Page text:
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Papers of Sir Archibald Geikie
    Correspondence of Sir Archibald Geikie (A-H)

Edinburgh University Library Special Collections Division

Correspondence to Sir Archibald Geikie: Alexander Henry Green to Edward Townley Hardman

Subseries Summary

Reference Code

GB 0237 Sir Archibald Geikie Gen. 524/20

Extent and medium of the unit of description



Name of creator

Geikie | Sir | Archibald | 1835-1924 | professor of geology, University of Edinburgh

Biographical History

Biographical History

Sir Archibald Geikie corresponded with a number of people both socially and professionally. This sub-series includes the following correspondents:

Alexander Henry Green (1832-1906) corresponded with Sir Archibald Geikie about positions he was applying for (he became professor of geology at Yorkshire College, Leeds) as well as on more general professional and social matters. In one he included a letter possibly from Sir Charles Lyell. John Walter Gregory (1864-1932) wrote to Geikie regarding his applications for the geology chair at the University of Oxford and the professorship of geology at the University of Melbourne.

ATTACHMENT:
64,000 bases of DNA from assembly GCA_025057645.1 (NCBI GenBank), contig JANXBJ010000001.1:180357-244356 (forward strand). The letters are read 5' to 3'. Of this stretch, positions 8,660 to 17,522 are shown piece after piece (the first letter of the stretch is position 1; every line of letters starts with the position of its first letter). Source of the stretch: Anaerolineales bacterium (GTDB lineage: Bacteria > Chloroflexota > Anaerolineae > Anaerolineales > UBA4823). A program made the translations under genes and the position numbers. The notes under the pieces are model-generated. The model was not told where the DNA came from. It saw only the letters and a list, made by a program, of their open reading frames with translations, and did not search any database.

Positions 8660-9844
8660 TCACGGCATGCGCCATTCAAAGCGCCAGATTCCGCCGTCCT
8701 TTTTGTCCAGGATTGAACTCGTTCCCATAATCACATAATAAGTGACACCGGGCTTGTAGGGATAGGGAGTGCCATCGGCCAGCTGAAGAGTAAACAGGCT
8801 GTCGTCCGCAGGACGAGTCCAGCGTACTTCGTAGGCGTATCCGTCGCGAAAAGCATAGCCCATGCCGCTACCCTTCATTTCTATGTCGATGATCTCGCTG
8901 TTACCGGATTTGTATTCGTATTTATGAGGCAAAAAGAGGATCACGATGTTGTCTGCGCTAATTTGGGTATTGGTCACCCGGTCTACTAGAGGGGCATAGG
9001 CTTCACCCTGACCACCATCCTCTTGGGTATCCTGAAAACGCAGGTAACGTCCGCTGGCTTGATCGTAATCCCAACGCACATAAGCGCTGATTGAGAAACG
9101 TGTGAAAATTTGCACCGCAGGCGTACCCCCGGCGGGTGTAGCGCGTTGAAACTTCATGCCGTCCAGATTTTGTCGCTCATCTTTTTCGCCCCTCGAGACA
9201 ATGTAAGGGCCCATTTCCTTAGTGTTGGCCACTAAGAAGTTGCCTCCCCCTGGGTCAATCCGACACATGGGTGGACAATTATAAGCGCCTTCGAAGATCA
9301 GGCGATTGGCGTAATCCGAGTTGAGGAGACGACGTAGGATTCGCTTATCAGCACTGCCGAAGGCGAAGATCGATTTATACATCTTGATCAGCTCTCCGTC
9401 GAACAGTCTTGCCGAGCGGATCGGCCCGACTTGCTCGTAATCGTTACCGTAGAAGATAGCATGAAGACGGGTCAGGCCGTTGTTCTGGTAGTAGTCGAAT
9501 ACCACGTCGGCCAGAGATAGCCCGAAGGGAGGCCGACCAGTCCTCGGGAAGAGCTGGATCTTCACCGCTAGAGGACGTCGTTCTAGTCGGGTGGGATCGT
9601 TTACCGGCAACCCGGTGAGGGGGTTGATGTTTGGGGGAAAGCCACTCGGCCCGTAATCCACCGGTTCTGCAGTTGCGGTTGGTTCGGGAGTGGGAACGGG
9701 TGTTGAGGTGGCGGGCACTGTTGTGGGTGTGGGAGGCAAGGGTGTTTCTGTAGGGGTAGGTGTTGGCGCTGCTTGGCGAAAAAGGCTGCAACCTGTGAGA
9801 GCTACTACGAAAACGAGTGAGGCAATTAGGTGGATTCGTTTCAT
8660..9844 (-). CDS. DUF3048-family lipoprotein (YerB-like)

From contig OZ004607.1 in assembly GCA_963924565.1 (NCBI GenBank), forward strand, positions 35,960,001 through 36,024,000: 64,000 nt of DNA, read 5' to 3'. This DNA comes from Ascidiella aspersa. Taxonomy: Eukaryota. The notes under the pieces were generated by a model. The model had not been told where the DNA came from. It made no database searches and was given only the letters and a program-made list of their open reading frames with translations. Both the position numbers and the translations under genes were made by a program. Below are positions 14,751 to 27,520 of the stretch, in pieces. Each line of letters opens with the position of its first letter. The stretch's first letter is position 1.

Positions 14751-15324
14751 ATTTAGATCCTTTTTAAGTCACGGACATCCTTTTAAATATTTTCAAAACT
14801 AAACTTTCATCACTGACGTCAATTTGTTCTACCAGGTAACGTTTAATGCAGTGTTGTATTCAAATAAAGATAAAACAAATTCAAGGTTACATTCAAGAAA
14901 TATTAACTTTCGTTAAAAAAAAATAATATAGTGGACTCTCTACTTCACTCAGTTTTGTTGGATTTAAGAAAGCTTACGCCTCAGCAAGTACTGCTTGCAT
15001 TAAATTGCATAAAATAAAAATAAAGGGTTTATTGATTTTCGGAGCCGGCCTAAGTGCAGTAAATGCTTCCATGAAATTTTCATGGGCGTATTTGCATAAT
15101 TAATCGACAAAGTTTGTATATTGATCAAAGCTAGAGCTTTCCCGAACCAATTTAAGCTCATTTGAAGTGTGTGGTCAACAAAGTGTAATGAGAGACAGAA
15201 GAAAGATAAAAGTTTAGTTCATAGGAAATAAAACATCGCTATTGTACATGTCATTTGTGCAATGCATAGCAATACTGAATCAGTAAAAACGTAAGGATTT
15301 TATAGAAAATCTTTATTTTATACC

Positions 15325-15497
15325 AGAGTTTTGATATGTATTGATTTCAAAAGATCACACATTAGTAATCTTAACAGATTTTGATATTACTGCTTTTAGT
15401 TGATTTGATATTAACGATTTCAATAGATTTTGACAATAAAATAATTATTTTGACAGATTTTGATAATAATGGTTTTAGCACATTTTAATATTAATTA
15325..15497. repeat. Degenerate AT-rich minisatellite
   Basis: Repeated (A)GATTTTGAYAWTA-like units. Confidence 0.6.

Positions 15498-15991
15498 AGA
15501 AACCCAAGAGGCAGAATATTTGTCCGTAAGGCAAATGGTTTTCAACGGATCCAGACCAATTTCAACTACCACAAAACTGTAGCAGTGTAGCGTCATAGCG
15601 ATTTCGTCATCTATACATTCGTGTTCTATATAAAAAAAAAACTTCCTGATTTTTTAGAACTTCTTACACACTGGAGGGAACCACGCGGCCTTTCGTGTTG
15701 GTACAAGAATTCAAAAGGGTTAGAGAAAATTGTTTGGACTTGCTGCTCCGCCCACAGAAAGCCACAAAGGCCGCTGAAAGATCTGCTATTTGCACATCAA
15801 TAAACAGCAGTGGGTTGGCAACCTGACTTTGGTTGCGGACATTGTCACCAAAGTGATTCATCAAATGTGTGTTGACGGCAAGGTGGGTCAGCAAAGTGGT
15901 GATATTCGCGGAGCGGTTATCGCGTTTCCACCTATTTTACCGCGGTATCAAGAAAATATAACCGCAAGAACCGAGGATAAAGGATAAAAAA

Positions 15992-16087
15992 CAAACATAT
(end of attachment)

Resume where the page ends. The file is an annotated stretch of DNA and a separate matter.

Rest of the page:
Geikie corresponded with Sir Richard John Griffith (1784-1878), geologist and mining engineer to the Royal Dublin Society, on a number of professional matters, including details of Griffith's work in Ireland.

Correspondence from Henry Brougham Guppy (1854-1926) deals largely to his own work on coral reefs in the Solomon Islands and a related donation to the museum in Jermyn Street. Valentine Ball, Director of the Science and Art Museum in Dublin, wrote concerning that museum.

Letters from Edward Townley Hardman (1845-1887) concerned reports of his work, surveying and mapping the area around Kimberley, Western Australia. He named several features in that area after Geikie.

Scope and Content

Scope and Content

The Correspondence to Sir Archibald Geikie: Alexander Henry Green to Edward Townley Hardman sub-series consists of:

  • 32 letters, alphabetically arranged (1855-1901)
  • 2 letters from Valentine Ball (1894)




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